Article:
This information has been prepared by IG, a trading name of IG Markets Limited. In addition to the disclaimer below, the material on this page does not contain a record of our trading prices, or an offer of, or solicitation for, a transaction in any financial instrument. IG accepts no responsibility for any use that may be made of these comments and for any consequences that result. No representation or warranty is given as to the accuracy or completeness of this information. Consequently any person acting on it does so entirely at their own risk. Any research provided does not have regard to the specific investment objectives, financial situation and needs of any specific person who may receive it. It has not been prepared in accordance with legal requirements designed to promote the independence of investment research and as such is considered to be a marketing communication. Although we are not specifically constrained from dealing ahead of our recommendations we do not seek to take advantage of them before they are provided to our clients. See full non-independent research disclaimer and quarterly summary.
The first half of the year was a good one for stock markets generally, but also for mergers and acquisitions (M&A) in Europe too. Investment bank Goldman Sachs has noted that 2016 had been a lacklustre year for corporate activity, but that could be about to change.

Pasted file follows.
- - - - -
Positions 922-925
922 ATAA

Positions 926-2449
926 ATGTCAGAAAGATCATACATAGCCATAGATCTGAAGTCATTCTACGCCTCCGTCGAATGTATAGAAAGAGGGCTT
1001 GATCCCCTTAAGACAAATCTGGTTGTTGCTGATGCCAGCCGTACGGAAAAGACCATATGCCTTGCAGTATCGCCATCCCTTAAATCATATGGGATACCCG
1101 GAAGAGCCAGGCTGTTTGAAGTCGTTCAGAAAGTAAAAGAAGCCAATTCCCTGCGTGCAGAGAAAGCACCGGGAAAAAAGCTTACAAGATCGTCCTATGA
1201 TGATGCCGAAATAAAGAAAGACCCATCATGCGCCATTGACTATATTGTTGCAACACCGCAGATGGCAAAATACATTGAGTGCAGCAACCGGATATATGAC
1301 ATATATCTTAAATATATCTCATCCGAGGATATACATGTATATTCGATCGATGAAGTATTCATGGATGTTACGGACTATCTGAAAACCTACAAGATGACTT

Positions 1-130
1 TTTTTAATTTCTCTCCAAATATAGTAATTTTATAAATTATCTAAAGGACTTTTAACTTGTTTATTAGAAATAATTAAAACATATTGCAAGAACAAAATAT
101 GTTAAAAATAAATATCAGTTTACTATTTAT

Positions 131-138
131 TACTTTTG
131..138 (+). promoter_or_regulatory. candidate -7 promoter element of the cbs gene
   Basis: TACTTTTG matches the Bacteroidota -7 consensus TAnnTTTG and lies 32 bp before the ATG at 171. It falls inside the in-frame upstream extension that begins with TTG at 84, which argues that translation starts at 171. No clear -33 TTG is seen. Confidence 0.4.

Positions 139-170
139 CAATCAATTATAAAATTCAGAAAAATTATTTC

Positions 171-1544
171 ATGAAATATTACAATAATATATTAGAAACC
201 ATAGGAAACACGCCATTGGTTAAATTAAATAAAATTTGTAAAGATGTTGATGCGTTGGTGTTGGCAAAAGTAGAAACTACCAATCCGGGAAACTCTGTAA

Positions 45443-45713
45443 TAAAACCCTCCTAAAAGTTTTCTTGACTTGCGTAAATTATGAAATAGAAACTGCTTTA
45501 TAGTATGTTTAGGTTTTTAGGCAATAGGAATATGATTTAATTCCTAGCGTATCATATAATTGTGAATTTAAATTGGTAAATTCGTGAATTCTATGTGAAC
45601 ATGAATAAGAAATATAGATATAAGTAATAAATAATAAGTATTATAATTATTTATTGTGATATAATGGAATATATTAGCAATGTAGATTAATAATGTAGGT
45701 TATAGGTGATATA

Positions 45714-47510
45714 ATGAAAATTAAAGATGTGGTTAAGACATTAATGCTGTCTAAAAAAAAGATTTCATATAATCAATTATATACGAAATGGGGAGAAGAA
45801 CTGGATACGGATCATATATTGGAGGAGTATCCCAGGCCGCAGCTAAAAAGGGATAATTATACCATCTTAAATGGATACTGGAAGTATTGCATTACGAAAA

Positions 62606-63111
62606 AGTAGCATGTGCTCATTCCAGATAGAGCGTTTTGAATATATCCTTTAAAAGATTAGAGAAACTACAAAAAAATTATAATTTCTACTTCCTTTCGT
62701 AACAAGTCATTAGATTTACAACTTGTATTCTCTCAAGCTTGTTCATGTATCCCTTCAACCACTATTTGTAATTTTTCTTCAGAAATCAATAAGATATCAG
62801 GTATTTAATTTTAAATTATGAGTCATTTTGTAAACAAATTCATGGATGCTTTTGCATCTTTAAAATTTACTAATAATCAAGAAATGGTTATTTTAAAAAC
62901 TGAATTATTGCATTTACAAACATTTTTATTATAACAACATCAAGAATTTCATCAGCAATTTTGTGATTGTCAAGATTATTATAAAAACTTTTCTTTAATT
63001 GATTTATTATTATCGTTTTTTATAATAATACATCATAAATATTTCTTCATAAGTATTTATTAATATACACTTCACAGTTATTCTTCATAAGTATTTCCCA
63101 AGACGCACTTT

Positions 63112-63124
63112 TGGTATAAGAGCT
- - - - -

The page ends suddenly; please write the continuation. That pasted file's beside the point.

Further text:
The bank has said that, in euro terms, M&A involving European firms is up 50% so far this year, and now makes up about 26% of global M&A activity, up from 17% a year ago. A rising stock market, with the EU Stocks 50 up around 6% this year, tends to be positively correlated with M&A activity, since rising stock prices are both an indicator of confidence and mean that acquirers will be able to offer more attractive terms in combined stock-cash deals.
Further helping the situation is a fall in borrowing costs for European firms, which have seen the cost of debt return to its declining trend, after a spike into the end of 2016. As a result, boards will feel more able to finance acquisitions through borrowing.
It is particularly interesting to note that the UK is heavily represented among the firms highlighted by Goldman, with companies listed on the FTSE making up around a third of those identified as potential targets. Sterling’s weakness has certainly played a part, making these firms more attractive on a relative basis to buyers from the US and Europe.
Imperial’s share price has been in steep retreat since April, having hit its 2016 downtrend in the middle of that month. Some support is being found at £34.22, but a bigger drop will take the price to the December 2016 low at £33.27. The current descending trendline from the April high will need a break above £35.54 to suggest a turnaround is in play.